Contributed by Peter R. Geyer
There is an old marketing tale (that is handily debunked here) about how back in the 1970s Chevrolet tried to market the Nova automobile in Mexico, only to find that it sold poorly. When they looked into the matter, they discovered that “Nova” in Spanish could be read as “no va” which roughly means “doesn’t go.”
While it turns out that this story is not actually true, it does demonstrate the usefulness of having somebody familiar with your new overseas target market actually review your product, its marketing, and its positioning prior to release. What may seem like an awesome name or marketing strategy in one language or culture, may actually end up sending all the wrong signals in another language or culture. Even the best product in the world can be an unnecessary burden if it unintentionally sends the wrong signals to its international customer base.
We’ve have led dozens of writing workshops over the past 10+ years. One of the workshops was on “the art of revision” for creative writing projects.
We were surprised to learn that some writers assumed that if their first draft was unsatisfactory, they needed to throw it out and start over with a different piece of writing. These writers felt liberated when they found out that very famous authors always went through multiple drafts of their work before they got that final draft that everyone now knows as a masterpiece of literature.
You may not think of your blog post or newsletter article as a “potential masterpiece” of literature, but it should relieve you to know that no one ever writes something perfectly the first time they put pen to paper (or fingers to computer keyboard).
Meters? Kilometers? Yards? Miles?
Distances and measurements are tricky when you are reaching out to English-speaking clients. You need to ask yourself: Which English does my ideal client use?
With our German clients, we always have to ask at the start of any project: Are you specifically focused on the American market or the British and English-speaking European market?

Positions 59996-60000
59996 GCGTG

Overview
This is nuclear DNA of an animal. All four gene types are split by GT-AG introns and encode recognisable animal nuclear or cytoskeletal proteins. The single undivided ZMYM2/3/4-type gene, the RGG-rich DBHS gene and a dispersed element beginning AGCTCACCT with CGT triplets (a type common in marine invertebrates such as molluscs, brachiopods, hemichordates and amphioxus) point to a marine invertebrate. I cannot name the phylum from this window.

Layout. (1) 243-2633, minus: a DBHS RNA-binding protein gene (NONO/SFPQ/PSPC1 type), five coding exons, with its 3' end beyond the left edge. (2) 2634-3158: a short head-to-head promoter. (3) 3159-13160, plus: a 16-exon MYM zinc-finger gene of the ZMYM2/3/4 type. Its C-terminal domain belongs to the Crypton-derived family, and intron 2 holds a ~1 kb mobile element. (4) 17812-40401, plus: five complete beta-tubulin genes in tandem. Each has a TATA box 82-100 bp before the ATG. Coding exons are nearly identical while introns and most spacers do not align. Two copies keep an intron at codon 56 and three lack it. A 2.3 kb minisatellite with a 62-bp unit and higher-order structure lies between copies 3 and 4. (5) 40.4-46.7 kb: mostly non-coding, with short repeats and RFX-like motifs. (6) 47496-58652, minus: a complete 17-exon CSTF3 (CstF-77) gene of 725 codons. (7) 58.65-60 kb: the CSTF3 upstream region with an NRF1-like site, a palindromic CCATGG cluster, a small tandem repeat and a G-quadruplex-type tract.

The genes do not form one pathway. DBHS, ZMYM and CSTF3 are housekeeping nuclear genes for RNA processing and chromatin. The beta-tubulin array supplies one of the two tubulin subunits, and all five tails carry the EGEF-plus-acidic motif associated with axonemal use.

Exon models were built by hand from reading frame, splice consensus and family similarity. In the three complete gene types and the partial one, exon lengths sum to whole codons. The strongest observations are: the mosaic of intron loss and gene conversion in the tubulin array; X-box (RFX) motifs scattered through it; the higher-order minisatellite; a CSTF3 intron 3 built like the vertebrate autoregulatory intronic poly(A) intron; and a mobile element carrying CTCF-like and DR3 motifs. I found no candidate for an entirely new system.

Last year, we helped a client with text for a few explainer videos.
When they sent the draft text to us, they said they needed it trimmed to under 250 words to fit a 60-second video. Unfortunately, the text they sent was nearly 400 words.
They were trying to fit a lot in. They introduced two characters, explained their positions and their problems, introduced the company’s product, and then went on to detail every feature and benefit.
So why are you leaving these digital spaces blank?
I don’t know about you, but I love window shopping. Even if I don’t need anything, it’s fun to see how some shops get very creative about the displays in their windows. Tailors in my neighborhood have some truly eye-grabbing ones.
And most stores will change their displays according to the season or the next upcoming holiday. One glance will tell you whether Christmas, Halloween, or Valentine’s Day is on its way.
Would you leave a shop window empty when you know it’s a good way to attract customers? I don’t think you would.
I’ve been hanging out on Instagram a lot more lately (follow me here!), and I’ve noticed a big problem that small businesses and coaches are running into with event promotions – especially since so many people are now hosting online events.
Due to Instagram’s algorithm, you can’t be sure that your event announcement will be seen before your event happens! Your followers have no ability to see posts in chronological order, as they can with Facebook (the Most Recent option for the Newsfeed), Twitter (option to “See Latest Tweets first”), or LinkedIn (option for “Recent” instead of “Top”).
Are you confusing and losing potential clients with your alphabet soup?
Did you know that CIA is not just the acronym for the Central Intelligence Agency in the United States? It’s also the acronym for the Culinary Institute of America.
If you are marketing your product or service to an international audience, you need to understand that not everyone will immediately recognize the acronyms you use. People who are new to your field might also not recognize an acronym! You don’t want to risk alienating folks or making them feel like “outsiders” when they don’t know which company or organization you are talking about.
I have a problem with jargon. Many businesses think that using a lot of industry-specific terminology in their marketing materials makes them sound more impressive.
“Pimp your SEO for killer ROIs!”
But it doesn’t make you sound impressive. It sounds fake. It sounds like one of any number of jargon-spewing social media accounts I see out there featuring some 20-something guy in a suit standing next to an expensive car and claiming to make six figures per month. Continue reading
A recent client came to me because she wanted to redo her websites in English. One of the problems she told me about was the fact that her clients love her, but after getting to know her, they say: “You know, your website sounds nothing like you…”
Then, I was being interviewed for a podcast, and the host told me she gets the same reaction.
This got me to thinking about how the “voice” of your website works for or against you when you’re reaching out to your ideal client.
How do you stand out? How do you connect with your website visitors? Continue reading